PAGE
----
Cabbage shredded - 3 cups
Fresh grated coconut - 3 tbsp.
Green chilies - 2
Onion - 1/4" piece
Cumin - 1/2 tsp
mustard seeds -1 tsp
turmeric pd. - 1/4 tsp
curry leaves - 5
oil - 2 tbsp
fresh black pepper - 1/2 tsp
salt to taste

In a food processor (I often take the low-tech route with my mortar and pestle) mix coconut, green chilies, onion, cumin to make a coarse mixture. Heat pan and add 2 tbsp of oil. When oil heats up, add mustard seeds. When the mustard seeds have finished popping, add the coconut mixture, turmeric, and curry leaves. Stir fry for a few minutes. Add shredded cabbage. Add salt. Stir fry for 3 - 5 minutes. Remove from heat when the cabbage is still crisp and all ingredients have blended well. Add freshly ground pepper. Serve with rice.

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Sunday, August 12, 2007

Mathi (Chala) curry /Braised Sardines

Sardine is a common fish in Kerala, easily available and inexpensive. It is a very fishy fish, and one either hates or loves it. Needless to say, I fall into the latter category. I love to fry it or make a curry with lots of chilies. Nothing like a spicy sardine curry to wake up a meal!

Traditionally, Kerala fish curry is cooked in a clay pot. It is like a clay saute pan without handles! When I first came to the US, I found that clay cooking vessels are not readily available here. On my next visit to India, I bought back clay pots with me. I still cook fish in these pots. Times have changed, now you can buy clay cooking pot in gourmet cookware shops, at least in California.

fresh sardines - 1 lb
onion small - 1
ginger - 1/2" piece
green chilies - 3 (less if you don't want it spicy)
oil - 2 tbsp
cayenne powder - 1tsp (less if you don't want it spicy)
turmeric powder - 1/4tsp
tomato - 1 chopped
curry leaves - 5
white vinegar - 1 tbsp
water - 1 cup
salt to taste

Scale and clean sardines. Wash gently in several changes of water.

Crush onion, ginger, green chilies coarsely, I use my small food processor. Heat oil in a clay cooking pot. Add the crushed onion mixture, curry leaves and saute till the mixture is fragrant and the raw smell has disappeared. Next add the cayenne and turmeric powders and saute for 2-3 minutes. Add chopped tomatoes into this mixture and saute till the tomato pieces are soft. Add salt and water and let it come to a boil. Reduce heat and simmer for few minutes. Add the sardines and continue to simmer. When the sardines are cooked and gravy thick add vinegar, take off heat. Serve with fresh cooked rice.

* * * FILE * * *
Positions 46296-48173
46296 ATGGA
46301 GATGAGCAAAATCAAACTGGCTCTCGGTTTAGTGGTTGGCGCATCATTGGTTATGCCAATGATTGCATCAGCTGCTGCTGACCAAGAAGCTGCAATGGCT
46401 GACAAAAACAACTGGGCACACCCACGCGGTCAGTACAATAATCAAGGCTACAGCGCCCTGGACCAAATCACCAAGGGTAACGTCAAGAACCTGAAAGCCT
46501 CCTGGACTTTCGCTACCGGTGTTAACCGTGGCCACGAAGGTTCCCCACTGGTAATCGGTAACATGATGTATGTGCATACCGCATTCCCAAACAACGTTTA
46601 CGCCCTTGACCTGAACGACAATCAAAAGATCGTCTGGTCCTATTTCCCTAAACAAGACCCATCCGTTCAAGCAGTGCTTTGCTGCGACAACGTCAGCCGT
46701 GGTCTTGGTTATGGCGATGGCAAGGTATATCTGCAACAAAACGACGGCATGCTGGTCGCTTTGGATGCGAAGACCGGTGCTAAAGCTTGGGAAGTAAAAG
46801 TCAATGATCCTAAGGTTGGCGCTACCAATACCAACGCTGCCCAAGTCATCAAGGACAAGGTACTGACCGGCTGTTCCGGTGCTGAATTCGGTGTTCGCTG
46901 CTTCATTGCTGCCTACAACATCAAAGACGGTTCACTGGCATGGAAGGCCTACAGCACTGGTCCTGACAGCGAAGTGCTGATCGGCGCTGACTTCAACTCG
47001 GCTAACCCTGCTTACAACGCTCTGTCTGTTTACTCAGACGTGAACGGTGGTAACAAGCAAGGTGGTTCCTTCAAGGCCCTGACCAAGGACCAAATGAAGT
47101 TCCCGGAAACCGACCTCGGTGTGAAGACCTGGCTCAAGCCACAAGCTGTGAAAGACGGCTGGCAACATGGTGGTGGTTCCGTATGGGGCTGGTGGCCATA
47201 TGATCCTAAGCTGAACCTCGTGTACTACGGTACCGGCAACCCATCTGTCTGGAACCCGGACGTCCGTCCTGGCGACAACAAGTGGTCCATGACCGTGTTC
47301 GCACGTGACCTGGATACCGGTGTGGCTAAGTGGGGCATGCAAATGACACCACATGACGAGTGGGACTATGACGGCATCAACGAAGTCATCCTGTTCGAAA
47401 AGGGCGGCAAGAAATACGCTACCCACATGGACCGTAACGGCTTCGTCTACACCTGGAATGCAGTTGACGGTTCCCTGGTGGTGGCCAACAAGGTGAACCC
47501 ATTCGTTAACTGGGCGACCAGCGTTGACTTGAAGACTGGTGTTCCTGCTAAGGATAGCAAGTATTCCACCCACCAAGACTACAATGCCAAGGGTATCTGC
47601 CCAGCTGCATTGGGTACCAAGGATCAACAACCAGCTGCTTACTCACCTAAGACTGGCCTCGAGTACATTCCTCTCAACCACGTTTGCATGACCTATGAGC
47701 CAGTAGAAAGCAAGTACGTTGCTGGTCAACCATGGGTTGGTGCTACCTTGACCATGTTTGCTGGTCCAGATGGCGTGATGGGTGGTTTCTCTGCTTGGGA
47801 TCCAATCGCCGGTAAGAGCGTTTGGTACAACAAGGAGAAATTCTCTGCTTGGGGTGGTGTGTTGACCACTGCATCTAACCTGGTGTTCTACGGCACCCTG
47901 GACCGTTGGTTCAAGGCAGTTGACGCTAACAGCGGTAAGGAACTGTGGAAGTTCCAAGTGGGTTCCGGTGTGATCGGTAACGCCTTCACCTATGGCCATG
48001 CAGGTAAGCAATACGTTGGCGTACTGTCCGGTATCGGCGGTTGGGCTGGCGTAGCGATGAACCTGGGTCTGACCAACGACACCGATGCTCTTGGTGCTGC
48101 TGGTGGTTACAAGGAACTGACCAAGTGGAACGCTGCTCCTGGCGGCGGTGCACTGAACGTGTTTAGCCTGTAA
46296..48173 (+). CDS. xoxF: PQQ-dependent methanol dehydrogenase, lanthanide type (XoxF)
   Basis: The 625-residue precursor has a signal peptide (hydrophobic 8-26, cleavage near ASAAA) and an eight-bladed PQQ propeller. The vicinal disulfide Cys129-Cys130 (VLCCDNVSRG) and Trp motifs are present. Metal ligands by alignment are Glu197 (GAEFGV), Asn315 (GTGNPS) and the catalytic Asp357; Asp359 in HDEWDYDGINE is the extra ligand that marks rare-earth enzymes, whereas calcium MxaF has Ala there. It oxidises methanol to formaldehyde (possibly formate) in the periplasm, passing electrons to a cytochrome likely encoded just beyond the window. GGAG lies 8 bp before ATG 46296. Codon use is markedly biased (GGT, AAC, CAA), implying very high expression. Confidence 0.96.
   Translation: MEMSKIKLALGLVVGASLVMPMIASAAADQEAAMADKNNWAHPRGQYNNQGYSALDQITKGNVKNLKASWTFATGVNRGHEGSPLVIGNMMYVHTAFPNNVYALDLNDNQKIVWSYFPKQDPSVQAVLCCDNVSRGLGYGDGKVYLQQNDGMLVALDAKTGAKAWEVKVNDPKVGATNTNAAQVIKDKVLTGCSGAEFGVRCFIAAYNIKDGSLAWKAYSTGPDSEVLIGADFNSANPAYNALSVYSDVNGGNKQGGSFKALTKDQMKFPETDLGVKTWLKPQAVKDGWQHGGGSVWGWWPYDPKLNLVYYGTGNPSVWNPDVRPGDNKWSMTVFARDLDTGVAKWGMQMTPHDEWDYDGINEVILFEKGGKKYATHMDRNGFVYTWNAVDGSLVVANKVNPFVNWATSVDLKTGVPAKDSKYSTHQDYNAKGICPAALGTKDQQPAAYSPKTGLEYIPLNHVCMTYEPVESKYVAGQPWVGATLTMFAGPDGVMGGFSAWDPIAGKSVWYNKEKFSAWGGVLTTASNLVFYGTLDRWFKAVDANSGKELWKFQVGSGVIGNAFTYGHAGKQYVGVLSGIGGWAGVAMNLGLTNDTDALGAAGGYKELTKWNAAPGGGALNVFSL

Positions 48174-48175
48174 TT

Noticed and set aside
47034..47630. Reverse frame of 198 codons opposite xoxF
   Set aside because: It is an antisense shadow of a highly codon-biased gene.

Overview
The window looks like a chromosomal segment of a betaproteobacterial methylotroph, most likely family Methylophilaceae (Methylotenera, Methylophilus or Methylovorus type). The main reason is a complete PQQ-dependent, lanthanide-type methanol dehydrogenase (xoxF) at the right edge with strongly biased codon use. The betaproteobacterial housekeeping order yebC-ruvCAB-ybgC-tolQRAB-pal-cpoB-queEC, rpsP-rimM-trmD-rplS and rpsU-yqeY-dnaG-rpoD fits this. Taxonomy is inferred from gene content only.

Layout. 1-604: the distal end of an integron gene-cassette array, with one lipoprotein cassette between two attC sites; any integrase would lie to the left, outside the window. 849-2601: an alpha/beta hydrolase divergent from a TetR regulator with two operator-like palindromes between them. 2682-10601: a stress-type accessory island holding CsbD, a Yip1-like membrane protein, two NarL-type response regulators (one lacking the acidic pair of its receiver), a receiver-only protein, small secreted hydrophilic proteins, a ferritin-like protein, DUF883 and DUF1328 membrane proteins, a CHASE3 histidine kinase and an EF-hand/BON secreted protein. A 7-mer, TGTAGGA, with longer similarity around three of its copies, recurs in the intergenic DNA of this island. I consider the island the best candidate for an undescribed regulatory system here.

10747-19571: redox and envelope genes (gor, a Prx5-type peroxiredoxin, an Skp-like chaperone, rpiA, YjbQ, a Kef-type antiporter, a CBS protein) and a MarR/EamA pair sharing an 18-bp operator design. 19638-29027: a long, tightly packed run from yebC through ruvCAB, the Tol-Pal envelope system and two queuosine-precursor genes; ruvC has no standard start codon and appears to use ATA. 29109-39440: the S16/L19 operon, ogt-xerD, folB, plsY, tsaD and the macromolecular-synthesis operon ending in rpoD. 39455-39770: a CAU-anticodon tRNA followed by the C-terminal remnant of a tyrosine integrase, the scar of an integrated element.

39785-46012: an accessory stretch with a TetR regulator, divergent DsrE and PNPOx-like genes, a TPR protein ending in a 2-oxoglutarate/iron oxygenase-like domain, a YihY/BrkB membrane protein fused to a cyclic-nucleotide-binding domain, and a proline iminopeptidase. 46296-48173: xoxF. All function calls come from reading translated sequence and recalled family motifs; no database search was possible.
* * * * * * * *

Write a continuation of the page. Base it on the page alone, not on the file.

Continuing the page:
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Wednesday, August 8, 2007

Fried Green Tomato Sandwich

Here is my take on the southern Fried Green Tomato.

Fried tomato:

Firm green mature tomato - 2 (sliced thick)
Flour - 1 cup
Cayenne pepper pd - 1/4 tsp
Black pepper - 1/4 tsp
Buttermilk - 1 cup
salt to taste

Sprinkle tomato slices with a little salt. Arrange on paper towels and leave for half an hour. The salt draws out the moisture. Blot with paper towels.

Add black pepper, cayenne & salt to the flour and set aside. Pour the buttermilk into a bowl. Dip the tomato slices in buttermilk. Dredge the slices in the flour mixture.

Pour quarter of an inch of oil into a heavy frying pan. When the oil heats up, fry the dredged tomato slices turning to get an even golden brown color on each side.


fresh basil leaves - 1 cup
grated Parmesan cheese - 2 tbsp
pine nuts - 1/4 cup
garlic clove - 1
extra virgin olive oil - 1/4 cup
salt to taste

Blend basil leaves, olive oil, garlic clove, and Parmesan cheese. You should have a nice thick paste. Add more olive oil if needed to adjust consistency.


Sandwich bread (any kind, I use a crusty baguette)
Fresh Mozzarella cheese or Monterrey Jack cheese
Lettuce leaves

Slice the bread into half. Liberally slather with pesto sauce. Arrange the fried tomato slices, slices of cheese, and lettuce leaves. Sprinkle with a few pine nuts. Enjoy!!